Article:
. . . according to the Guardian newspaper here. The list:

1. Oxford
2. Cambridge
3. King's College London
4. St Andrews
5. Queen Mary
6. SOAS
7. Warwick
8. York
9. Exeter
10. LSE
11. Lancaster
12. Birmingham
13. UCL
14. Dundee
15. Leicester
16. Sheffield.
17. Durham
19. Bristol
19. Nottingham
21. Glasgow
22. Aberystwyth
23. Edinburgh
24. Sussex
25. Stirling [....]
43. Newcastle
44. Leeds
45. Manchester [...]
52. Queen's UB

British higher education should face "radical change"

. . . claims the new coalition government's minister for universities. The full story is here. An excerpt:

"[. . .] The university system is in need of "radical change" to give a better deal for taxpayers and students, England's universities minister has said.

David Willetts said Labour had left university funding in a "mess" and the coalition needed to make £700m savings.

Universities in England had to find cheaper and more flexible ways to teach, he said.

A tuition fees review is under way, led by former BP boss Lord Browne, and is expected to report in the autumn.

Mr Willetts told the BBC he did not want to prejudge the outcome of the review and was not "assuming that fees should rise", but that students should consider university fees "more as an obligation to pay higher income tax" than a debt.

Current fees in England are £3,225 a year and graduates pay the money back only when they earn a salary of £15,000 or more. [. . .]

[. . .] Mr Willetts is promoting the idea of students studying for a degree at any university in England, with lectures and classes being held at their local further education college or other institute.

"That means that you don't have the costs of living away from home but you do get a prestigious degree and that's actually how we spread our access to higher education," he said.

This would also help meet rising demand for degrees, he argued.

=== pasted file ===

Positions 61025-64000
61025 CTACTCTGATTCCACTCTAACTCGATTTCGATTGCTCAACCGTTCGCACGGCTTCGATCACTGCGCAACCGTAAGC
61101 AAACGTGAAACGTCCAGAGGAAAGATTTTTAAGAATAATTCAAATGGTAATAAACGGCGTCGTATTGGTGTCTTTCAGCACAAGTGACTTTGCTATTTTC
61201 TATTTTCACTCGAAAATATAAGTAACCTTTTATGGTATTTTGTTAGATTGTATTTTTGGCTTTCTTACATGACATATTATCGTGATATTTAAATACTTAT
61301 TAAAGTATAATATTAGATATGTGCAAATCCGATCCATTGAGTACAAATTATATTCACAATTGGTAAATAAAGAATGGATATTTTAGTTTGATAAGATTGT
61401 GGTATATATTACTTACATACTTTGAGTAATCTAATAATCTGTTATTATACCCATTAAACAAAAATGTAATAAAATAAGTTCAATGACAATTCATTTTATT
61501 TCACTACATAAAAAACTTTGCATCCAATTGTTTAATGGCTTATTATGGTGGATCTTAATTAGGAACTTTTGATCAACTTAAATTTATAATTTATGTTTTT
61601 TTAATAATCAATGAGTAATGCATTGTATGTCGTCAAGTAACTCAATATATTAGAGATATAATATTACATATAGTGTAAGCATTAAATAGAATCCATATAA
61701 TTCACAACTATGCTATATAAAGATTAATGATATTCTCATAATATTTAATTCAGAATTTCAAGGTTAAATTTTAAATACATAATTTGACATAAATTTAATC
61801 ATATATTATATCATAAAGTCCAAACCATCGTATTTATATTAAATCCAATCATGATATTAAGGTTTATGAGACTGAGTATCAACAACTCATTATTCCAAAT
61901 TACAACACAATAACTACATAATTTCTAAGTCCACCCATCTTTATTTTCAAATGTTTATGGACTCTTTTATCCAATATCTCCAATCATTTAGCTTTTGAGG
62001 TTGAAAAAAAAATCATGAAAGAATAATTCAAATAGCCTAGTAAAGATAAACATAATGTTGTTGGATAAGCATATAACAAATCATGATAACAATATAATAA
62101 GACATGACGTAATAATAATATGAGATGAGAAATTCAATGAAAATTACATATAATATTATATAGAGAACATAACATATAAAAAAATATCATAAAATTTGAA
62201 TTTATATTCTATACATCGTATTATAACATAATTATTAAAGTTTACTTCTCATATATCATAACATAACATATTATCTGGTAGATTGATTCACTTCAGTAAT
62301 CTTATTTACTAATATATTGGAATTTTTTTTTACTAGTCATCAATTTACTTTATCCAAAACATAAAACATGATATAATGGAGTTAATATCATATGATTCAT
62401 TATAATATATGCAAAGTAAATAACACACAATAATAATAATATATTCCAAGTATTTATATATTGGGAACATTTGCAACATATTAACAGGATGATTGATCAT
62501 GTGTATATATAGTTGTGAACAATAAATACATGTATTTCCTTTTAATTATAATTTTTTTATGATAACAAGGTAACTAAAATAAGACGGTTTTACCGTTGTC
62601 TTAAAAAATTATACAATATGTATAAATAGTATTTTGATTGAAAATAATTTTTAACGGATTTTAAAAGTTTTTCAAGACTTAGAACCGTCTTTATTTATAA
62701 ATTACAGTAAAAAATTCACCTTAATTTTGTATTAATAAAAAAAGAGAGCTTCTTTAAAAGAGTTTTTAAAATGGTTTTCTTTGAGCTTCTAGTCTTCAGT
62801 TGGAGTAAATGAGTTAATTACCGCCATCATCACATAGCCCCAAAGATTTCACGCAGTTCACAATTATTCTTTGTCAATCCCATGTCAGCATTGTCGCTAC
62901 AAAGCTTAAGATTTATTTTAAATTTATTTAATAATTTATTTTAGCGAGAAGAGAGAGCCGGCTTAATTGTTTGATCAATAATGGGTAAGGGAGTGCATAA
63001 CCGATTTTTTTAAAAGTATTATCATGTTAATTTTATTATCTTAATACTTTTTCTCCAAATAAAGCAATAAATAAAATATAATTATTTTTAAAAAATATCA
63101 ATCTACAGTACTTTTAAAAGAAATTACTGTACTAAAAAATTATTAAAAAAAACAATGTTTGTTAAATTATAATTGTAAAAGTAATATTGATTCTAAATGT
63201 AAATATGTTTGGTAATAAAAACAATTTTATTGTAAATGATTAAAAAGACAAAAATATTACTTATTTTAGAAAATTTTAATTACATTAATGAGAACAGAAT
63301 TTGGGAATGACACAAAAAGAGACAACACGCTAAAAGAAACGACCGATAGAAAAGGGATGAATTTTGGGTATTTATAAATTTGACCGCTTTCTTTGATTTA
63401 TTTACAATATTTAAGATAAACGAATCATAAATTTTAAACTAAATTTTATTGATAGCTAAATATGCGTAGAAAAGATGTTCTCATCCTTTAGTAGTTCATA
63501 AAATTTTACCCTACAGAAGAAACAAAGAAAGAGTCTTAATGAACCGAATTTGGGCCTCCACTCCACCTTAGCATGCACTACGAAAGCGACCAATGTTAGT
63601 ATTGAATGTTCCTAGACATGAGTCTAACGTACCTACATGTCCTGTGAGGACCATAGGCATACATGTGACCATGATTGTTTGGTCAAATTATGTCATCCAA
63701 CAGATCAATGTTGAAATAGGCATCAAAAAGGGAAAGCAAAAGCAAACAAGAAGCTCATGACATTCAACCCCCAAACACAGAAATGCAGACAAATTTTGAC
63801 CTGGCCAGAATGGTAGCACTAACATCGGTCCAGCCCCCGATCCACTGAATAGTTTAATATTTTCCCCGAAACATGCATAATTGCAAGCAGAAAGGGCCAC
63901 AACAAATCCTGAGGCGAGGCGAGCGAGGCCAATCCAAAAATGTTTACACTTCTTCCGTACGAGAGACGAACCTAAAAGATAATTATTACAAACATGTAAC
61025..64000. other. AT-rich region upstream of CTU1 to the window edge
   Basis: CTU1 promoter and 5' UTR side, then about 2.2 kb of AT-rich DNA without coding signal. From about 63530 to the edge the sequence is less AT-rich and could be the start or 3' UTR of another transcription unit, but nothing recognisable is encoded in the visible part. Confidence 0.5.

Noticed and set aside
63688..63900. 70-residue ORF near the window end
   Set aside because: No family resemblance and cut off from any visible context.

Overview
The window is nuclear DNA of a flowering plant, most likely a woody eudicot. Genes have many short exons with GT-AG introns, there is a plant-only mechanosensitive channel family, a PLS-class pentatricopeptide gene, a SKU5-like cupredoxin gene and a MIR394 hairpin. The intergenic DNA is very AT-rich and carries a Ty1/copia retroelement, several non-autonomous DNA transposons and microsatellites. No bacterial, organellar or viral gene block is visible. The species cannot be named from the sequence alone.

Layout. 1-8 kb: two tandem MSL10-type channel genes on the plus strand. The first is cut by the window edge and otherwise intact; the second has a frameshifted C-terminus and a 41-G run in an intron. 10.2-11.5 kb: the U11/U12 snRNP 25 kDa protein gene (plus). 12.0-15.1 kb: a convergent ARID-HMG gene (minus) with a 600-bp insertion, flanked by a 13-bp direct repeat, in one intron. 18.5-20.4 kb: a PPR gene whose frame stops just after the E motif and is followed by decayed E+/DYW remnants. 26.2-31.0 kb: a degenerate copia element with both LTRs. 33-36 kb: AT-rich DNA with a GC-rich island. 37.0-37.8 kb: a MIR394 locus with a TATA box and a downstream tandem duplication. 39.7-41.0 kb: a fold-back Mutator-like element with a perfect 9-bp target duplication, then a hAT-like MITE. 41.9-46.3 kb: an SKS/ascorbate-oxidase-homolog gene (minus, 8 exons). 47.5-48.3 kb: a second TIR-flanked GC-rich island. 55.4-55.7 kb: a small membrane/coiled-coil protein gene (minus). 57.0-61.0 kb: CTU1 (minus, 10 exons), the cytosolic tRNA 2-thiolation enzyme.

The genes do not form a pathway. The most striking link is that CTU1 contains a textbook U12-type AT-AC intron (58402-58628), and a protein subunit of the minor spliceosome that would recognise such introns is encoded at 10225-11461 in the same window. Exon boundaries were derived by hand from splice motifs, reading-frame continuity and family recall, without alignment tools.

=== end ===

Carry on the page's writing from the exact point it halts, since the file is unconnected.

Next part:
It would also be a far cheaper option.

The model the government has in mind is that of London University.

It says it has 45,500 students studying by distance and flexible learning in 180 countries.

Another 6,000 students in the UK do the same.

This is on top of the tens of thousands of students - the majority - who do study at the university's institutions in the capital.

The university is made up of 19 colleges and institutes.

Thousands of other UK students already study through distance learning with the Open University and degree courses are also taught by some further education colleges.

It is the extension of universities into this area that the government is keen to encourage. [. . .]"

While more encouragement of distance learning may well be a good thing, I am not sure if it would be good for it to be the normal "university experience" students might expect. School education is about more than learning English or maths, but also learning with and learning from others together in an educational setting. Likewise, the same holds -- or so I would argue -- at university or college. It'd be a real pity if the on campus university student experience was one open only to society's most privileged or only a real option for those who could commute from their family's home.

I will be watching these developments very closely and commenting on them as they appear . . .